Probably my favourite concept in film is the one of auteur theory. Which, if you’re out in the dark, refers to a film that showcases a pure vision of the director as the sole voice that drives and creates a film. This director isn’t just coming into a film from the woodwork for his next job or paycheck. This is a particularly calculated film where the director has control over all aspects, and his unique voice is discernible in the film through common themes, motifs, camera techniques, dialogue etc.
Unfortunately, being a big TV fan, the auteur theory isn’t that translatable from film to TV, as the medium of television almost prohibits it to a certain sense. New directors are hired for each new episode as a “hired gun” who come in, direct, and leave right away. Now with the ever popular term of “showrunner”, usually the creator or executive producer of a show who runs day-to-day operations and oversees the writing process, their is definitely a sense of the auteur theory in TV, but not in a fully realized definition of the term as in the filmic sense. Shows like The Sopranos, Fringe and Breaking Bad have a unique vision and direction that is influenced and maintained by differing writers and directors, but these shows still contain other people trying to adapt either David Chases, J.H. Wyman or Vince Gilligan’s vision. These showrunners are of course in control of a lot of the content, but aren’t the sole, singular force.
This long-winded beginning is all to say that someone finally found a place for the “auteur theory” in TV, and against better judgment in the world of TV, FX gave Louis C.K. his own show, with free reign to do whatever he wanted week to week. C.K. does everything behind the scenes on Louie, he writes, directs, produces, acts and edits (although in this past season handed some of the editing duties off) all of it. People liken the show to short stories, or mini-independent films, mostly because of Louie’s introspective and inclusive story-telling to himself and the lack of any major continuing storylines, besides smaller themes and ideas. C.K. has freedom like no other person or show on television right now, possibly ever. Obviously, being a comedian this show was billed as a comedy and of course it largely is, but this is C.K.’s show to do whatever he wants and comedic guidelines aren’t always followed. There are several scenes of “drama”, or more accurately C.K. wringing the truths out of real-life that are often sad and sometimes depressing. Also, seeing as this is a comedy, I don’t think anyone really expected how tight and beautifully this show is continually shot. It is a comedy, but the aesthetics and visual look are massively top-notch and continues C.K.’s strength as an auteur and someone who is able to craft a multitude of visions into one package.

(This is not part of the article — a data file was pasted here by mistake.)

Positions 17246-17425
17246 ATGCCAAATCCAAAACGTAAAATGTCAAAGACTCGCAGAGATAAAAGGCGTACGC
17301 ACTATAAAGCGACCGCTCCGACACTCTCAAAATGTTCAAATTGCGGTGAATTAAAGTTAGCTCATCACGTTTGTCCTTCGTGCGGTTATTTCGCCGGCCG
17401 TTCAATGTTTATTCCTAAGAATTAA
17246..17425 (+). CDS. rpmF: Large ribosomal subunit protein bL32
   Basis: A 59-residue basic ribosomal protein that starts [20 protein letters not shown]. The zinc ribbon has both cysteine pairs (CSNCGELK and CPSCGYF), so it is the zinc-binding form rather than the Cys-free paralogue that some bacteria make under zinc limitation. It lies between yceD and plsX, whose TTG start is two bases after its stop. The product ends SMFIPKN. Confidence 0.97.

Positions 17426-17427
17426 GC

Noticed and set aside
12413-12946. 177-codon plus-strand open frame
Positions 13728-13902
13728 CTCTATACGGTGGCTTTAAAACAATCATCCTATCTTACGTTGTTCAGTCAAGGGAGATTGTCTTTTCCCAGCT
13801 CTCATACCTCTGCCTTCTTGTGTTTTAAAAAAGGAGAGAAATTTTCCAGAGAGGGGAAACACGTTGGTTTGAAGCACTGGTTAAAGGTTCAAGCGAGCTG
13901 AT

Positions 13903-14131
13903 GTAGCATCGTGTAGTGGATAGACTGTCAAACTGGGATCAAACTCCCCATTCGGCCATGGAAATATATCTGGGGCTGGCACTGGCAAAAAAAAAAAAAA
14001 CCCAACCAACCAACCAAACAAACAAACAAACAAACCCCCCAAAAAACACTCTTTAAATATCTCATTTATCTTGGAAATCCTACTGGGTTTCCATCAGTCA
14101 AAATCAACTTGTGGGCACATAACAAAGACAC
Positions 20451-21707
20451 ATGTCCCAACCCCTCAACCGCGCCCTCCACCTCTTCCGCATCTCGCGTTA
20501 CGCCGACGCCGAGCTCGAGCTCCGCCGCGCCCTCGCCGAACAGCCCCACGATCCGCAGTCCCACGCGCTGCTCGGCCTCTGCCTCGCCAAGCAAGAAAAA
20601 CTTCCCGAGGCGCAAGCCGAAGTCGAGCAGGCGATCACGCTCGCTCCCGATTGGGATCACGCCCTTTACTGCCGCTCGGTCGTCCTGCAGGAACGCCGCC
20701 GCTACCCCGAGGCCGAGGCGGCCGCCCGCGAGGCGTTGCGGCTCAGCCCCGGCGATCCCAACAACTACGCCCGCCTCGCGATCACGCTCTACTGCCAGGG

Being able to have full control over a film or show is great, but along with that comes all the criticism, as there’s no one available to scapegoat if you’re received less than favorably. C.K. has made quite a few bold choices in his episodes, ones that might not click with me or you, because of that personal nature that is so defined to his likeness and craft that it’s hard to relate to or get. But, the majority of the time, C.K. still carries the same vision, deft, direction and style into new areas that still feel like an episode of Louie, but is still vastly different to the previous episode.
Another one of my favourite ideas from the worlds of film and TV, is trying to top yourself after an amazing or great season of TV. The immense pressure of coming off something of such a success and making it even bigger, more expansive yet still faithful to your viewer is something that fascinates me and must be forever frustrating and hard to pull off. After season 2 of Archer, I never thought they could make a funnier season of TV, with season 3 they somehow made maybe the funniest season of TV (at least for me). The great season 4 of Breaking Bad was not quite eclipsed by season 5, but was closer than I ever thought it’d be. And as I write this I’m wondering if Homeland can expound upon their near perfect first season. Louie is hard to judge as a whole, as the episodes are so different, content wise, from episode to episode. I liked season one, but didn’t really fall in love with the show until the second season, where C.K. really got the confidence to tell his stories, no matter how wacky, weird and depressing they may be. It’s really up in the air for me for what’s better, season two or season three? I loved season two, but the more I think about it season three just seemed more audacious. Whichever the case, I’m sure I’ll be going back and forth over which season is truly greater (not to mention the coming seasons), forgetting the fact all along that I should just shut up and be grateful I have all this great TV at my disposal in the first place.
Louie is a special show, because it allows its creator to practice auteurism within the medium of TV, creating a truly innovative show that reaps rewards for its faithfulness and vision in its content and technique. Louie embodies the auteur theory and allows a window into auteurism for TV, that remains as effective a showcase as any film director has amassed.